Hide

What's this?

commandlinefu.com is the place to record those command-line gems that you return to again and again.

Delete that bloated snippets file you've been using and share your personal repository with the world. That way others can gain from your CLI wisdom and you from theirs too. All commands can be commented on, discussed and voted up or down.


If you have a new feature suggestion or find a bug, please get in touch via http://commandlinefu.uservoice.com/

Get involved!

You can sign-in using OpenID credentials, or register a traditional username and password.

First-time OpenID users will be automatically assigned a username which can be changed after signing in.

Hide

Stay in the loop…

Follow the Tweets.

Every new command is wrapped in a tweet and posted to Twitter. Following the stream is a great way of staying abreast of the latest commands. For the more discerning, there are Twitter accounts for commands that get a minimum of 3 and 10 votes - that way only the great commands get tweeted.

» http://twitter.com/commandlinefu
» http://twitter.com/commandlinefu3
» http://twitter.com/commandlinefu10

Subscribe to the feeds.

Use your favourite RSS aggregator to stay in touch with the latest commands. There are feeds mirroring the 3 Twitter streams as well as for virtually every other subset (users, tags, functions,…):

Subscribe to the feed for:

Hide

News

2011-03-12 - Confoo 2011 presentation
Slides are available from the commandlinefu presentation at Confoo 2011: http://presentations.codeinthehole.com/confoo2011/
2011-01-04 - Moderation now required for new commands
To try and put and end to the spamming, new commands require moderation before they will appear on the site.
2010-12-27 - Apologies for not banning the trolls sooner
Have been away from the interwebs over Christmas. Will be more vigilant henceforth.
2010-09-24 - OAuth and pagination problems fixed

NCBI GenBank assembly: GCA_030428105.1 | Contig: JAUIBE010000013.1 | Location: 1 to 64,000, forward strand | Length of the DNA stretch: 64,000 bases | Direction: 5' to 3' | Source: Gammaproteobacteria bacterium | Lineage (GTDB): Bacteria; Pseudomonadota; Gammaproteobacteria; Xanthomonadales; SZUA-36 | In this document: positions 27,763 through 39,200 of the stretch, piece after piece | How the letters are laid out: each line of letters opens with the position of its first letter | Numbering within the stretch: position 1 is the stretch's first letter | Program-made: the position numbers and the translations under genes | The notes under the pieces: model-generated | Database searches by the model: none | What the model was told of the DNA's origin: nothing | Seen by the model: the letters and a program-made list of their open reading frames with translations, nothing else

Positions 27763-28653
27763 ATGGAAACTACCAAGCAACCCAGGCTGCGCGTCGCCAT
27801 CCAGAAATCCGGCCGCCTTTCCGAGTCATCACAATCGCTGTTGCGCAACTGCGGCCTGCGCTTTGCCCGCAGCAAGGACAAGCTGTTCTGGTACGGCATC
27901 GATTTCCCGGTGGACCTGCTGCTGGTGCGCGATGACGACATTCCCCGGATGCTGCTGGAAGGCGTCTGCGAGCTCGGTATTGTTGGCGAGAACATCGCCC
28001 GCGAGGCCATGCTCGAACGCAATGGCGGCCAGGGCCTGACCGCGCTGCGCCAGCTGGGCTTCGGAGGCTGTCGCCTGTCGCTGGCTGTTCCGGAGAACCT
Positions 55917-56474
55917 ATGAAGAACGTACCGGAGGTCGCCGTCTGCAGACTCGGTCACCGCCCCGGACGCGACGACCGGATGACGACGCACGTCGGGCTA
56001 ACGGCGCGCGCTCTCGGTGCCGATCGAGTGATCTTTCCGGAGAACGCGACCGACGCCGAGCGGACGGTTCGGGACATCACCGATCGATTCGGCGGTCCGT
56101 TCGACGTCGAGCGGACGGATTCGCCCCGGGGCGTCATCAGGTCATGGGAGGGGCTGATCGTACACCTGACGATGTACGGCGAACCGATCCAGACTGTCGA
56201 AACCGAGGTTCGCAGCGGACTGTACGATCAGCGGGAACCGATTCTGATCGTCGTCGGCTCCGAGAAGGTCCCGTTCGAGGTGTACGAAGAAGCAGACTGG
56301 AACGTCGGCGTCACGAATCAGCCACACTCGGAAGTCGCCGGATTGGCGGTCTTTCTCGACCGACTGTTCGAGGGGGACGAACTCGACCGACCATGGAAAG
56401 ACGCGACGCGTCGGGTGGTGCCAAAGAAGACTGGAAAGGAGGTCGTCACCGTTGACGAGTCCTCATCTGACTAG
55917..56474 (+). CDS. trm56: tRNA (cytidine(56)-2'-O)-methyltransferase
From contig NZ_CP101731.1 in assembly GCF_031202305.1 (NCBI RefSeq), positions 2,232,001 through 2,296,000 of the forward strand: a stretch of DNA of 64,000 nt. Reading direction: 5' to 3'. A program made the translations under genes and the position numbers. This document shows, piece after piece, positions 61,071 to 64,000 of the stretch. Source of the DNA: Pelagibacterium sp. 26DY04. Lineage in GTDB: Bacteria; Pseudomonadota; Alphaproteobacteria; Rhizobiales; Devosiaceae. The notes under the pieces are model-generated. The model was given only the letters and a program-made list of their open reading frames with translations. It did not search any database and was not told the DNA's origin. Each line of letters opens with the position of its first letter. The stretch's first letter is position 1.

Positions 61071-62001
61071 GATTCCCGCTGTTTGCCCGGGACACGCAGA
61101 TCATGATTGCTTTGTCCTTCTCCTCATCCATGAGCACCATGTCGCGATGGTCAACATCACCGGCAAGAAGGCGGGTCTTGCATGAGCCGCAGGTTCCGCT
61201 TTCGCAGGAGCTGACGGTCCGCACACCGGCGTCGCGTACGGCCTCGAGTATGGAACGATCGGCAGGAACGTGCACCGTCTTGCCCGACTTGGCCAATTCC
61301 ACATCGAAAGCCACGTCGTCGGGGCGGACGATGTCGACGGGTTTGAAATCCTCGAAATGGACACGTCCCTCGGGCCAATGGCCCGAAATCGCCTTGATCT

Apologies for the delay in getting Twitter's OAuth supported. Annoying pagination gremlin also fixed.
Hide

Tags

Hide

Functions

All commands from sorted by
Terminal - All commands - 11,584 results
perl -le 'print join $/, @INC'
2009-09-22 22:18:35
User: chuckr
Functions: join perl
0

This will show where your Perl installation is looking for modules.

echo start > battery.txt; watch -n 60 'date >> battery.txt'
2009-10-18 07:00:26
User: m33600
Functions: echo watch
0

Fully recharge your computer battery and start this script.

It will create or clean the file named battery.txt, print a start on it and every minute it will append a time stamp to it.

Batteries last few hours, and each hour will have 60 lines of time stamping. Really good for assuring the system was tested in real life with no surprises.

The last time stamp inside the battery.txt file is of interest. It is the time the computer went off, as the battery was dead!

Turn on your computer after that, on AC power of course, and open battery.txt. Read the first and last time stamps and now you really know if you can trust your computer sensors.

If you want a simple line of text inside the battery.txt file, use this:

watch -n 60 'date > battery.txt'

The time of death will be printed inside

purple-remote "setstatus?status=Available&message=Checking libpurple"
xmms2 info $(xmms2 mlib search '<query>' | sed -ne 's/^00*\([1-9][0-9]*\).*$/\1/p') | awk -F' = ' '$1~/ url$/{print$2}'
pkill -f <process name>
2010-06-19 02:36:31
User: eikenberry
Tags: kill ps killall
0

Using -f treats the process name as a pattern so you don't have to include the full path in the command. Thus 'pkill -f firefox' works, even with iceweasel.

sed -i '$a\FOOBAR' *
tag() { local t="$HOME/tags/$1"; [ -d $t ] || mkdir -p $t; shift; local i; for i in $*; do ln -s $(readlink -f $i) $t;done}
2012-02-10 15:43:02
Functions: ln mkdir readlink
0

shell function which allows you to tag files by creating symbolic links directories in a 'tags' folder.

The tag function takes a tag name as its first argument, then a list of files which take that tag. The directory $HOME/tags/tagname will then hold symbolic links to each of the tagged files. This function was modified from bartonski's (http://www.commandlinefu.com/commands/view/10216) inspired by tmsu (found at https://bitbucket.org/oniony/tmsu/wiki/Home) with readlink function by flxndn (http://www.commandlinefu.com/commands/view/10222).